When Joy Reidenberg’s mother saw her leaving for work one morning in jeans and a t-shirt, she asked her daughter to change into something more formal. Surely, her mother explained, Joy’s patients at the hospital would expect and appreciate professional attire. “Mom,” Joy said, “my patients are dead, remember? They’re not going to care.”
Reidenberg uses human and animal cadavers and skeletons to teach anatomy to medical students at Mount Sinai Medical Center in New York City. On Saturday, September 25, she joined a panel of scientists at the New York Hall of Science for Maker Faire (NYC) 2010 — a festival-style celebration of hands-on human innovation that attracts scientists, artists, geeks, nerds, hackers, jewelers, knitters, inventors, builders and all kinds of curious minds. Each scientist on the panel gave a brief presentation about their research.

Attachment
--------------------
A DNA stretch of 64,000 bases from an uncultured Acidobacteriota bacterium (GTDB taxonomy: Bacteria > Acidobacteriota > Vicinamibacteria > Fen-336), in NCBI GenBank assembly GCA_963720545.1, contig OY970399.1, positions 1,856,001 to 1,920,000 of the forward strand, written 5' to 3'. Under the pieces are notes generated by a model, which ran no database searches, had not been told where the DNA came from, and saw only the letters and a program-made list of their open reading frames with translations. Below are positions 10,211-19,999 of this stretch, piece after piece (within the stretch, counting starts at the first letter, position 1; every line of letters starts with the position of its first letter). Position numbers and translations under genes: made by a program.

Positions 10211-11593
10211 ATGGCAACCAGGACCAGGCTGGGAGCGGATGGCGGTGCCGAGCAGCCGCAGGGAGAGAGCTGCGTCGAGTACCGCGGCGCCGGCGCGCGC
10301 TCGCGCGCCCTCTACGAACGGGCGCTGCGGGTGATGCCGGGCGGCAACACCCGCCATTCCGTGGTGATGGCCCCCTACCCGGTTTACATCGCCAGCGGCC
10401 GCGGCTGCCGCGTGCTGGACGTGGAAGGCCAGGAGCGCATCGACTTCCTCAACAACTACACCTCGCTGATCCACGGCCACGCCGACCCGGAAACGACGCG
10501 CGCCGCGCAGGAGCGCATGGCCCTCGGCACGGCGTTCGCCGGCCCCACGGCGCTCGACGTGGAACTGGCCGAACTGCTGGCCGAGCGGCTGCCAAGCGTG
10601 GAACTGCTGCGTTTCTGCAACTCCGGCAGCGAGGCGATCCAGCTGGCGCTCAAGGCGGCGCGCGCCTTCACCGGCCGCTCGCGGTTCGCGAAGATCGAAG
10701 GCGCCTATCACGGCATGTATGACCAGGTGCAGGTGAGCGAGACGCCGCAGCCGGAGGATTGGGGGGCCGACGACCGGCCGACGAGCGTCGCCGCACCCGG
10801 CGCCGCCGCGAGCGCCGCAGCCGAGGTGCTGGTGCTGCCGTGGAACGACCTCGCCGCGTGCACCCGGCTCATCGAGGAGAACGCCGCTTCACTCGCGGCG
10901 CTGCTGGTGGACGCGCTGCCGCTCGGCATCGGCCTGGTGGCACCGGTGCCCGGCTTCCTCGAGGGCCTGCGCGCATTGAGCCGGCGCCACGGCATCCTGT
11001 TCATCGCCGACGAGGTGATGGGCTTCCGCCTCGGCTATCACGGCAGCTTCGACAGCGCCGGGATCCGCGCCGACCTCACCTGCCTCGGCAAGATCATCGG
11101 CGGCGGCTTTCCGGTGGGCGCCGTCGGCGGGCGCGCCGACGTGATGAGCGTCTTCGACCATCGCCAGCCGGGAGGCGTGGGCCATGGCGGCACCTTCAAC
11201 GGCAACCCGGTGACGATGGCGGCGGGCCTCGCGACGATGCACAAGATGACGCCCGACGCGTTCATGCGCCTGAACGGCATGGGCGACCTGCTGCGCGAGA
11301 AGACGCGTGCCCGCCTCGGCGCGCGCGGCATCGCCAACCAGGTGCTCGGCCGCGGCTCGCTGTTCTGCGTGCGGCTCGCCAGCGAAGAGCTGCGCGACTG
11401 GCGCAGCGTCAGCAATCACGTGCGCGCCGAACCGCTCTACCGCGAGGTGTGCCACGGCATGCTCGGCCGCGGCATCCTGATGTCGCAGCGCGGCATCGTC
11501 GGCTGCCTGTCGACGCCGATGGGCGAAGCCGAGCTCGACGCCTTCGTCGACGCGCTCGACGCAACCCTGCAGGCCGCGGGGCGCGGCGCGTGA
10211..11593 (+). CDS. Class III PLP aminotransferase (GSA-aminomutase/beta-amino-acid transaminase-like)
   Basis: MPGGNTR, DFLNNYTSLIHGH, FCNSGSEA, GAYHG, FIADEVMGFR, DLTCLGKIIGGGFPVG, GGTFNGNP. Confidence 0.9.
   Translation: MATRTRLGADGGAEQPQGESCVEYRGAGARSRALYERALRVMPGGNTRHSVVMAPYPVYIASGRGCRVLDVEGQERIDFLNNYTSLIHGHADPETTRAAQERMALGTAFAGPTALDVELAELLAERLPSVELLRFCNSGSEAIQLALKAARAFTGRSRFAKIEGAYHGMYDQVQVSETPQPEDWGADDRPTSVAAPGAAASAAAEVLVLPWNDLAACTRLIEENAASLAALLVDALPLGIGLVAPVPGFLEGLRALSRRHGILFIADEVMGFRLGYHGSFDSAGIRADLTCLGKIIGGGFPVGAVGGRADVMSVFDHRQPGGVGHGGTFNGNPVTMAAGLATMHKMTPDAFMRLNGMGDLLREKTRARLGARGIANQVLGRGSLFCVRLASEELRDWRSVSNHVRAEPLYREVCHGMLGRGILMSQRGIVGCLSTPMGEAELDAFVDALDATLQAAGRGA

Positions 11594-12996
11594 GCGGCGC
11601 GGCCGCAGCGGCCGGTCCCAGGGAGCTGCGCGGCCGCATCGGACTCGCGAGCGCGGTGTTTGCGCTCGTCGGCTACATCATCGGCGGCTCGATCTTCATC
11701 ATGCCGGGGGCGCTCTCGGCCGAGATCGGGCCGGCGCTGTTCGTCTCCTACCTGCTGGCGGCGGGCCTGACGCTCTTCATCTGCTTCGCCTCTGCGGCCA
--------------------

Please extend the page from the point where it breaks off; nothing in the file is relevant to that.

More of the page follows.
Reidenberg spoke of dissecting giant squid, whales and giraffes for a TV documentary about nature’s giants, co-hosted by Richard Dawkins. She explained that she doesn’t really see people’s clothes and skin; she sees right through them to the skeletons underneath. “I know that under every bump and lump there’s a bone or something causing that bump,” she said. Skeletons are more than practical teaching tools for Reidenberg—they possess immense natural beauty too. “The way I look at this,” Reidenberg said, presenting a real human skull to the audience, “is the same way you look at a seashell like a conch shell. It’s not gross to me. I don’t see it and think ‘Ewww, dead human!’ It’s beautiful.”